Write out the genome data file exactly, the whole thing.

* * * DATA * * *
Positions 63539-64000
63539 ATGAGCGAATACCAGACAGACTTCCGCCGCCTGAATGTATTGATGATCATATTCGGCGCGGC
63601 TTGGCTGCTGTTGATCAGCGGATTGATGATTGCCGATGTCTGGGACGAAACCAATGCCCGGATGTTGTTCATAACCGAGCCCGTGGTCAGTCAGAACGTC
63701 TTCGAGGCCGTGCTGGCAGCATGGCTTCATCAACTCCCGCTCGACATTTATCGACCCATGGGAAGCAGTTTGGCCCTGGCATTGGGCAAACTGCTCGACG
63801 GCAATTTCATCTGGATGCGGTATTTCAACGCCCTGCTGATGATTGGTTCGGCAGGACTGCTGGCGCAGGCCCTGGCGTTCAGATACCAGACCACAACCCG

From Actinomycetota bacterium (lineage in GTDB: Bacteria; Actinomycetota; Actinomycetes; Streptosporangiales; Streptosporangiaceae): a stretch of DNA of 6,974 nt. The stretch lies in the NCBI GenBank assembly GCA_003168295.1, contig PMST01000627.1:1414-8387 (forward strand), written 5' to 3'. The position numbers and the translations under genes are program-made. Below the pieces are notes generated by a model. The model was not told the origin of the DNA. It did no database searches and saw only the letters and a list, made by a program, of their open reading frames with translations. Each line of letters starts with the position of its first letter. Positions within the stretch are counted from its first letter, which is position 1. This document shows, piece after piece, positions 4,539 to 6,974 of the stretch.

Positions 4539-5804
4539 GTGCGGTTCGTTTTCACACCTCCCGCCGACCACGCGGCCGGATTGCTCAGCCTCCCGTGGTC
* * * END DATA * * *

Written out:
Positions 63539-64000
63539 ATGAGCGAATACCAGACAGACTTCCGCCGCCTGAATGTATTGATGATCATATTCGGCGCGGC
63601 TTGGCTGCTGTTGATCAGCGGATTGATGATTGCCGATGTCTGGGACGAAACCAATGCCCGGATGTTGTTCATAACCGAGCCCGTGGTCAGTCAGAACGTC
63701 TTCGAGGCCGTGCTGGCAGCATGGCTTCATCAACTCCCGCTCGACATTTATCGACCCATGGGAAGCAGTTTGGCCCTGGCATTGGGCAAACTGCTCGACG
63801 GCAATTTCATCTGGATGCGGTATTTCAACGCCCTGCTGATGATTGGTTCGGCAGGACTGCTGGCGCAGGCCCTGGCGTTCAGATACCAGACCACAACCCG

From Actinomycetota bacterium (lineage in GTDB: Bacteria; Actinomycetota; Actinomycetes; Streptosporangiales; Streptosporangiaceae): a stretch of DNA of 6,974 nt. The stretch lies in the NCBI GenBank assembly GCA_003168295.1, contig PMST01000627.1:1414-8387 (forward strand), written 5' to 3'. The position numbers and the translations under genes are program-made. Below the pieces are notes generated by a model. The model was not told the origin of the DNA. It did no database searches and saw only the letters and a list, made by a program, of their open reading frames with translations. Each line of letters starts with the position of its first letter. Positions within the stretch are counted from its first letter, which is position 1. This document shows, piece after piece, positions 4,539 to 6,974 of the stretch.

Positions 4539-5804
4539 GTGCGGTTCGTTTTCACACCTCCCGCCGACCACGCGGCCGGATTGCTCAGCCTCCCGTGGTC